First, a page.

Netflix: "That Will Never Work"
From Day 1, Netflix has been written off, even by the wife of its co-founder. By Benjamin Tan
Netflix ($NFLX) just reported Q3 2022 results and they are well above expectations - see more below. Netflix has been one of the most contentious names on Wall Street, with a heavy focus on subscriber count. Analysts continue to wonder if Netflix will lose more subscribers, like it did in both Q1 and Q2 2022. Or will it reaccelerate growth in some fashion?
With so much more competition these days, especially from Disney ($DIS) and HBO Max ($WBD), Netflix is no longer adding subscribers at the rate that it used to enjoy. Take away lockdown fever that drove binge watching to new heights in 2020 and 2021, expectations of growth going forward are further tempered. Netflix share price has fallen in tandem with the broader market, and naysayers have become even louder of late regarding its content spend, quality of intellectual property, pivot to gaming, and capitulation to advertising.
That Will Never Work: The Birth of Netflix
The book That Will Never Work by co-founder Marc Randolph chronicles challenges that Netflix faced since Day 1 when it was conceived as an a la carte DVD rental by mail. In 1997, Reed Hastings funded the business with $1.9 million, and Randolph proceeded to assemble a team to turn the idea into a business. It is an insightful read, and underlines the number of pivots Netflix had to make even before transitioning to the streaming model we know today. Following the dot com crash in 2000, Netflix tried to sell itself to Blockbuster as it was running out of capital. When that failed, it doubled down on its all-you-can-watch DVD rental model at $19.99 per month that not only saved the company from bankruptcy, it pioneered the subscription model that is ubiquitous today.
Netflix: Change is in the DNA
With everything that Netflix has accomplished, from original content production to amassing well over 200 million global subscribers, it is hard to imagine the company not having the DNA to face new challenges ahead. Netflix has recently announced its advertising-supported subscription model at $6.99 per month (launching November 3) in a bid to compete with other AVOD streamers at similar price points. Although the company had previously maintained that it would never get into advertising, the competitive environment is different now. Change is in the DNA for Netflix, so no pivot should ever be ruled out.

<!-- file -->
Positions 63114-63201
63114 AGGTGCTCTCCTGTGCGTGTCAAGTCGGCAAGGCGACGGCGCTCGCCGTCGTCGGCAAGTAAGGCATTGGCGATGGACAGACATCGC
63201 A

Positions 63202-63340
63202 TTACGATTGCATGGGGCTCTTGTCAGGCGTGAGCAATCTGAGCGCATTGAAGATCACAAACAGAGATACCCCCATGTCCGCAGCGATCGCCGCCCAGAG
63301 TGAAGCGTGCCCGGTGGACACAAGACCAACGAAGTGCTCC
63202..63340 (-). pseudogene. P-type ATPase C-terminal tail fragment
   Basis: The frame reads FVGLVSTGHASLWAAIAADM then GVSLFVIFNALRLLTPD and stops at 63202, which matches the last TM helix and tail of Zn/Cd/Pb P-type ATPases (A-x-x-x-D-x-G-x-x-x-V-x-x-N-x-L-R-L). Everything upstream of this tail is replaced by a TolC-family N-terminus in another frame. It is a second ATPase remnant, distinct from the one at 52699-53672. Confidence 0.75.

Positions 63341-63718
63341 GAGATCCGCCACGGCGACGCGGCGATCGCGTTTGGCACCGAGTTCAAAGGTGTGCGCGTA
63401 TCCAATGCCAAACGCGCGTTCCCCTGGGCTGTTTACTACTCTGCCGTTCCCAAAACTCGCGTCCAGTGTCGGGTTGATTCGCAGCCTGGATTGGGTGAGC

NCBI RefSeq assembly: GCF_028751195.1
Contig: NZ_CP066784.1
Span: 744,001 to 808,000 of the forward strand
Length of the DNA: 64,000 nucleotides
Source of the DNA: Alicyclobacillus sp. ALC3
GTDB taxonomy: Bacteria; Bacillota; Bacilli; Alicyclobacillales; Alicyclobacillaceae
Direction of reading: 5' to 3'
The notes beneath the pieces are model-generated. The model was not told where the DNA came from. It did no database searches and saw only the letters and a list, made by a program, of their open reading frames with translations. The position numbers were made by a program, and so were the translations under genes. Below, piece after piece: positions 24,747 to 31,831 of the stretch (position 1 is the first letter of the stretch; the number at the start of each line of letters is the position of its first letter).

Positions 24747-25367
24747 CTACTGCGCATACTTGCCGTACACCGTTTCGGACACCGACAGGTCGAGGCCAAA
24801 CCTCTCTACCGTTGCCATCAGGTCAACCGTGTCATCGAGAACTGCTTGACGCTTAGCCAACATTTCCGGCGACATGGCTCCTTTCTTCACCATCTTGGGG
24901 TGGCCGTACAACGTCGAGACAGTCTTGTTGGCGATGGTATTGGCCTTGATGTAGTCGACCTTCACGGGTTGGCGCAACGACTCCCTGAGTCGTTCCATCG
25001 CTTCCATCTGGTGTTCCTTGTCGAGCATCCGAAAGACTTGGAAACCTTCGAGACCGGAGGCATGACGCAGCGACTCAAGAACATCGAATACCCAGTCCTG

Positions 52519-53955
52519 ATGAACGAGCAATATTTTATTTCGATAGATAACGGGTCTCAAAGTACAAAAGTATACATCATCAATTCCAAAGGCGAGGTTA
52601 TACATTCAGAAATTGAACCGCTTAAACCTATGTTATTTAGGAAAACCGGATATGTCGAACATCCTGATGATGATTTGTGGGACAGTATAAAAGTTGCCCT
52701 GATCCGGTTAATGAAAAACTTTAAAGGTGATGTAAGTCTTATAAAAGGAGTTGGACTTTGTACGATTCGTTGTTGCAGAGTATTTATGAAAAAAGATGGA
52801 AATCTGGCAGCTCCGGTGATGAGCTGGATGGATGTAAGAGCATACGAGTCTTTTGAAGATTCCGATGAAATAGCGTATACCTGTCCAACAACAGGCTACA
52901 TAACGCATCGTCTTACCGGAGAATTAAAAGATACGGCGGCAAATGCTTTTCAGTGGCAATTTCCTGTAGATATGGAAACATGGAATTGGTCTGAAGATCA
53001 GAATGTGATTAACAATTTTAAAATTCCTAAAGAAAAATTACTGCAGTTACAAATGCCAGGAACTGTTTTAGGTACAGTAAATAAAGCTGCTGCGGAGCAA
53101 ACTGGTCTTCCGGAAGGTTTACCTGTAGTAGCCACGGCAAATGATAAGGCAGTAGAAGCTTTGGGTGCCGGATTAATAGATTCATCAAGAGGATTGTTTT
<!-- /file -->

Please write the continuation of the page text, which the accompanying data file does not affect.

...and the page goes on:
So far, things are looking good. Jeremi Gorman, president of worldwide advertising for Netflix, said:
“We will have hundreds of advertisers worldwide at launch -- from major automakers to CPG companies, leading travel, retail, and luxury brands. In fact, we have nearly sold out all of our inventory for launch.”
Netflix will be launching the ad-supported service in 12 countries: Australia, Brazil, Canada, France, Germany, Italy, Japan, Korea, Mexico, Spain, the U.K. and the U.S. In the U.S., CPMs are reportedly up to $65, which is multiple times higher than Hulu and Roku.
Netflix is also experimenting with theatrical releases, merchandizing, gaming and other monetization options to keep the growth machine running. Arguably, if Netflix was able to make all the transitions that it did since 1997, I would not be so quick to write it off, as markets have of late.
Q3 2022: Review
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